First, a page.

Extremely rare ancient jewellery and art reaches Hôtel des Ventes de Monte-Carlo

hôtel des ventes de monte-carlo

Lovers of the ancient world will not want to miss the Hôtel des Ventes de Monte-Carlo auction on Tuesday 7th February, which features lots of incredibly rare ancient items from craftsmen and artists from Ancient Greece, Rome, China and South America, to name a few.  

The exquisite craftsmanship of these pieces, each one unique, must be seen to be fully appreciated, and includes works from ancient artists from around the world.  

The morning will commence at 9.30am with the sale of amulets and scarabs from different eras and regions, and include gorgeous trinkets like a 25mm carved turquoise cat pendant and mini-sculpted amulets from ancient Egypt.   

Jewellery is next up with some notable pieces such as a Phoenician swivel seal ring from the 8th to 9th centuries BC, estimated at €8,000 to €12,000. A pair of stunning 4th to 3rd centuries BC Greek drop earrings made of gold with tiny crafted images of the god Eros delicately attached on either side of an ornamental disk is likely to go for €15,000 to €20,000, and a winding gold serpent-headed arm bracelet dating from Ancient Rome has been valued at €15,000 to €30,000.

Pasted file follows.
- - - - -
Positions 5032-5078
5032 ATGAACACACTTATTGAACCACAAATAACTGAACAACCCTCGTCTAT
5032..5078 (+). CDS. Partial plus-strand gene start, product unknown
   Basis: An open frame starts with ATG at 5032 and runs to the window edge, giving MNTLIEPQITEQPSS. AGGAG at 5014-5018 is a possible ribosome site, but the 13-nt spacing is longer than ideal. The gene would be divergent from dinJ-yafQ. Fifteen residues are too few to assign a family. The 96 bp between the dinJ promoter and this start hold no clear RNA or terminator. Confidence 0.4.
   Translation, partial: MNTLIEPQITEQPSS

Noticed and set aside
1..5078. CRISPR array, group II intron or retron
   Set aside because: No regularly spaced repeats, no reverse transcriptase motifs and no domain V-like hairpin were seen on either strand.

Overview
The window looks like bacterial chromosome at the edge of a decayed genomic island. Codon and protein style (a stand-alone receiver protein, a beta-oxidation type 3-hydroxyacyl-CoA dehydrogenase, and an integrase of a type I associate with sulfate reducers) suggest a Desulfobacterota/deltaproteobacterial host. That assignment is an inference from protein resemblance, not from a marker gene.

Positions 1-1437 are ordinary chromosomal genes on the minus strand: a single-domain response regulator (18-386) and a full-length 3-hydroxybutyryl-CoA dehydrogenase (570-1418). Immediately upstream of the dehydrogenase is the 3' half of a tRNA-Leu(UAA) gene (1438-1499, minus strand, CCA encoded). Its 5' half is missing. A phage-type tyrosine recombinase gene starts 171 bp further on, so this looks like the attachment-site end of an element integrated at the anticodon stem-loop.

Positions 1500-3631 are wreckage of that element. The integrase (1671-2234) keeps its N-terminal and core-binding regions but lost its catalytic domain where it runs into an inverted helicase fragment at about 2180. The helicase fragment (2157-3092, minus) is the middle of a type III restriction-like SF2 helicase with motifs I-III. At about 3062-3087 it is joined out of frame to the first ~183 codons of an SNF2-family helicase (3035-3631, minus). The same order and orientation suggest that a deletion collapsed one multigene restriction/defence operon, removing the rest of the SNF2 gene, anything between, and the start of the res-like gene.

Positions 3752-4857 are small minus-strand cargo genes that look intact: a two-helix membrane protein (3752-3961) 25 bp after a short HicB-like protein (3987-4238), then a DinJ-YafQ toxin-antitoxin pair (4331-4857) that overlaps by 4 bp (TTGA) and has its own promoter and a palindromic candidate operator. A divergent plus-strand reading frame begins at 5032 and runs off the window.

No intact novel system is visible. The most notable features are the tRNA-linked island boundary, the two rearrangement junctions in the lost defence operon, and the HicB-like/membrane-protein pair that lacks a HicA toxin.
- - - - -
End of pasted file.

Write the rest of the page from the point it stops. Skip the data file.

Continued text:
In the afternoon at the Hôtel des Ventes de Monte-Carlo, an extraordinary collection of ancient coins put together by a Monaco collector will be up for auction, as will some fascinating pieces of neolithic and ancient Egyptian art. A practically undamaged terracotta jar with the painted motifs still vibrant dating from roughly 3500BC is expected to go for €12,000 to €15,000, and a peerless coiled cobra shaped glazed ornament from the late Ptolemaic period has a price tag in the region of 15,000 to €20,000. A statue of the jackal-god Anubis is expected to fetch €80,000 to €120,000.  

An ornately carved Roman funerary urn with a removable lid made of marble dating from the 1st century AD is also up for grabs at €15,000 to €20,000 and a marble head of Bacchus as a child is expected to go for €25,000 to €30,000.  

Far Eastern and pre-Columbian pieces will be last up, with a range of pieces going under the gavel for just a few hundred up to an eye-watering €100,000.  

The full catalogue can be found here


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Photo source: Hôtel des Ventes de Monte-Carlo